I Started Using B-Cycle’s Free 5280 Program. Here’s How It’s Going
This guest commentary was originally published on the DenverUrbanism blog.
Prior to January 2019, I used B-Cycle very sparingly. To me, it seemed like a primitive ancestor of Lime, Bird, and other services that have popped up under the scooter pilot program. When the 5280 Program was announced, I applied and received free B-Cycle rides for the year.
After using the program for a little over half a year, it has both confirmed some assumptions about the B-Cycle program and broken down a few, too. This article will detail my experience with B-Cycle, including general availability, quality of bikes and customer service experience with simple letter grades.
I am a relatively new adopter of B-Cycle, having only 64 rides under my belt. More experienced riders may have a more informed opinion, given how long they have ridden and how the service has changed over the years.
Availability of Docks
When I ride out to the office around 6:30 a.m., there are roughly four to five B-Cycles available at my station, which is located close to the heavily trafficked King Soopers at 13th and Speer. When I get to my destination at 15th and Delgany, there are usually about three to four places for me to dock my bike. I have never had issues finding a dock or a bike at a B-Cycle station, outside of the odd station being impacted at peak hours of the day.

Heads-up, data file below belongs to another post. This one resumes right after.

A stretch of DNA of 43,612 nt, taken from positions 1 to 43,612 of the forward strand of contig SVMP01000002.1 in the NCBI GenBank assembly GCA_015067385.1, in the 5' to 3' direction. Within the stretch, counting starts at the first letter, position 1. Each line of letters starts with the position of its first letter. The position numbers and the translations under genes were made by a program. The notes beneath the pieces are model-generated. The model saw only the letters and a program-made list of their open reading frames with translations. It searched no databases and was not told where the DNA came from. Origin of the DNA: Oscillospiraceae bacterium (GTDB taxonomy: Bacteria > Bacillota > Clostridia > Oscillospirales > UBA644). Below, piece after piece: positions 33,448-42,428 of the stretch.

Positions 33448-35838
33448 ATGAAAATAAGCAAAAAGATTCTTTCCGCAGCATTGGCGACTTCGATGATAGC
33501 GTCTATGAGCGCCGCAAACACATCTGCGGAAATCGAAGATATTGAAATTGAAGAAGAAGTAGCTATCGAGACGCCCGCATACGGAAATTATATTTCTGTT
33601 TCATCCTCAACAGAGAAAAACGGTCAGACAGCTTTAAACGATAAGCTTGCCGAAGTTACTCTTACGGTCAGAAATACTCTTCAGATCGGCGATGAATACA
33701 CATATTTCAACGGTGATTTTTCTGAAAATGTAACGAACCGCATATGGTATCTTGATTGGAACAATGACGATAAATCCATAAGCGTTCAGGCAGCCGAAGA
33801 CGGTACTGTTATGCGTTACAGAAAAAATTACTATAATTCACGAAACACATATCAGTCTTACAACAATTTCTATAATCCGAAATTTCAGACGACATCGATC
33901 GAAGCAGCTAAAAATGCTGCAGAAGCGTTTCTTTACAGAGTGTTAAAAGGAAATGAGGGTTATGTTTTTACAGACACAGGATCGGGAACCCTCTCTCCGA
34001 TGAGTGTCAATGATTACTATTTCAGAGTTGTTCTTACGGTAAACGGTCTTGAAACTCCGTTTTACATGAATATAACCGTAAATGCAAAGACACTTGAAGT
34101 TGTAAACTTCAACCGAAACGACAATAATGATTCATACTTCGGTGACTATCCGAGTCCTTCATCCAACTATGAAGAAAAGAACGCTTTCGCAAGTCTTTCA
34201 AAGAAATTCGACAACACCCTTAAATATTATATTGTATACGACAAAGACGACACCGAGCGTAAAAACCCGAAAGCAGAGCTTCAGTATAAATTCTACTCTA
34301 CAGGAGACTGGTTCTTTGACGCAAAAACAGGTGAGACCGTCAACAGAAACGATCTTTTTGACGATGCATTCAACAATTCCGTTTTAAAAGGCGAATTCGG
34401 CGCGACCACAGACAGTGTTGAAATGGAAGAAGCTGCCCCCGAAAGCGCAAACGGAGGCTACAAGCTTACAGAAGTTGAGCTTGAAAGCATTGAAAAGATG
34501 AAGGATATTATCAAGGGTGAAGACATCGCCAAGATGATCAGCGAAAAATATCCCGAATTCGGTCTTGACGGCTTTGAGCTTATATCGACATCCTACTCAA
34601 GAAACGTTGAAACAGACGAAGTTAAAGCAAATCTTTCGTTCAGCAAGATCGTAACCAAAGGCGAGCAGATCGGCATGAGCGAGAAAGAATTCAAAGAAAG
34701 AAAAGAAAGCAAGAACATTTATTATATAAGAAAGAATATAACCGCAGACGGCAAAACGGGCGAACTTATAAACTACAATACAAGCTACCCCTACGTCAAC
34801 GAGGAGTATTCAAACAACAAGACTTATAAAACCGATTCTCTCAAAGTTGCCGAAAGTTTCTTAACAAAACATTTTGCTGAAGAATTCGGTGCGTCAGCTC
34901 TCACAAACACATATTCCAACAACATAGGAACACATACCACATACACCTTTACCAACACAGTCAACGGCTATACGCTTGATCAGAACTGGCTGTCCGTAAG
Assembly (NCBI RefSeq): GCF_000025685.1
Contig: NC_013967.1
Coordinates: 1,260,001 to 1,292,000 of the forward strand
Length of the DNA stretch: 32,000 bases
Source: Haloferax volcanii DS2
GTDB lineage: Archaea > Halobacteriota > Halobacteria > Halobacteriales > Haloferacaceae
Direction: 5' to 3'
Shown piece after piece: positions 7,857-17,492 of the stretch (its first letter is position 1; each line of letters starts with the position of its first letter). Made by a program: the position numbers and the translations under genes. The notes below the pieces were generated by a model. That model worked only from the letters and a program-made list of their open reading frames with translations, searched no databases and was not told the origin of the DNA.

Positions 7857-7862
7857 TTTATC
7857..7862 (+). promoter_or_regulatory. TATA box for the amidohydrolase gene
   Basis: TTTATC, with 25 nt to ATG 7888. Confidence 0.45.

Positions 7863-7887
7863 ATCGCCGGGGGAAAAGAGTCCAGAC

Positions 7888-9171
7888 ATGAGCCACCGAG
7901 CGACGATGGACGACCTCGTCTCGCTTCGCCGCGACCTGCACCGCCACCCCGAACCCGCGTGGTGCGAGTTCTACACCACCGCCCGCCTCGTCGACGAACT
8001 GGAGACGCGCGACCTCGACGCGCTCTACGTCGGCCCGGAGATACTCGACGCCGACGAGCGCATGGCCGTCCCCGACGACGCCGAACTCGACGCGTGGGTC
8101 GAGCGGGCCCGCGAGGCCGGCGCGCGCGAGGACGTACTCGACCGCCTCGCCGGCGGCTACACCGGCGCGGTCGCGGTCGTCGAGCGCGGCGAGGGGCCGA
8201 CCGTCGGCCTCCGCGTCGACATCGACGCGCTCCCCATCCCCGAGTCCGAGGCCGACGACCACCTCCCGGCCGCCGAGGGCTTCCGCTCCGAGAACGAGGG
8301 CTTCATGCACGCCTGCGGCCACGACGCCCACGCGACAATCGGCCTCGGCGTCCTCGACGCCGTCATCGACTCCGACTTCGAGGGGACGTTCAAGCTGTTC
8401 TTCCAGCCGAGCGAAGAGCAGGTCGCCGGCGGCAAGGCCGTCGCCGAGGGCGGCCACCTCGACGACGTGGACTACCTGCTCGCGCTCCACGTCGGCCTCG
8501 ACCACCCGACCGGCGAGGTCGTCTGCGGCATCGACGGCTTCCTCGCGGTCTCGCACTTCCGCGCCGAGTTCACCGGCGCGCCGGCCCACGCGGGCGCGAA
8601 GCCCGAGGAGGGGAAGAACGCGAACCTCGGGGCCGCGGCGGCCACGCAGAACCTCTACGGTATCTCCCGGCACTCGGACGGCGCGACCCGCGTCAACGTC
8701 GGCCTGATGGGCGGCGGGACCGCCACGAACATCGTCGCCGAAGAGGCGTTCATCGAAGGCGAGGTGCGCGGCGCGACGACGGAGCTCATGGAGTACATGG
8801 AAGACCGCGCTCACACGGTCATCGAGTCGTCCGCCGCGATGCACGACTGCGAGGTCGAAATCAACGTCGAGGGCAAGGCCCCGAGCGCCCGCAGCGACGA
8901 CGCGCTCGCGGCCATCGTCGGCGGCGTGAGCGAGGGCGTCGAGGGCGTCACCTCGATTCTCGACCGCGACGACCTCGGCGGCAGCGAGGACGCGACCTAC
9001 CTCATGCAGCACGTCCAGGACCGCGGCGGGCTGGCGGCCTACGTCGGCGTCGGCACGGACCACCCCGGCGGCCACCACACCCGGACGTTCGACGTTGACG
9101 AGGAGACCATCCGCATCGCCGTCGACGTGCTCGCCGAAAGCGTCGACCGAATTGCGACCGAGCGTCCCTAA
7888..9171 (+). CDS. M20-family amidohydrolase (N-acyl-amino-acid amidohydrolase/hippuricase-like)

B-Cycle is fairly convenient if you are trying to get somewhere within a mile of Denver’s Central Business District, with the farthest north station at 39th Avenue and Fox and farthest south station near the Cherry Creek Mall. The northernmost I ever go when I am on a B-Cycle is usually the 30th Street and Lawrence station in RiNo.
B-Cycle stations are open from 5:00 a.m. to 12:00 a.m. midnight, with maintenance being done on the fleet during off hours.
Reliability of Bikes: D+
With a large fleet to maintain, B-Cycles feel like clumsy death traps at times. Ripped off bells, shifting that makes one worry of a dropped chain and seats that can be difficult to adjust at times contribute to being worried if your B-Cycle will make it to its destination. Just the other day, I accidentally checked out a B-Cycle that had a half pumped tire, making it to my destination on pure pedal power.
Customer Service: A-
The one area where B-Cycle as a program shines is its customer service. When a station was having issues, I called the B-Cycle hotline and they quickly reset the station electronically so that I could check out a bike on a wintry day. When I wanted a key fob to check out bikes, they sent me one the day I requested it. The customer service team is superb, and should have their successful model replicated across other departments that Denver B-Cycle has.
After the free trial, I would sign up for the B-Cycle program if they were able to increase their fleet of mechanics that do maintenance on their bikes. Realistically, I will stick with my own bike or the trains for getting around the metro area once I am finished with the program. To be successful after the free 5280 program, Denver B-Cycle will need to bolster up its fleet of mechanics while trying to find ways of slashing costs if it hopes to survive in the post-scooter landscape.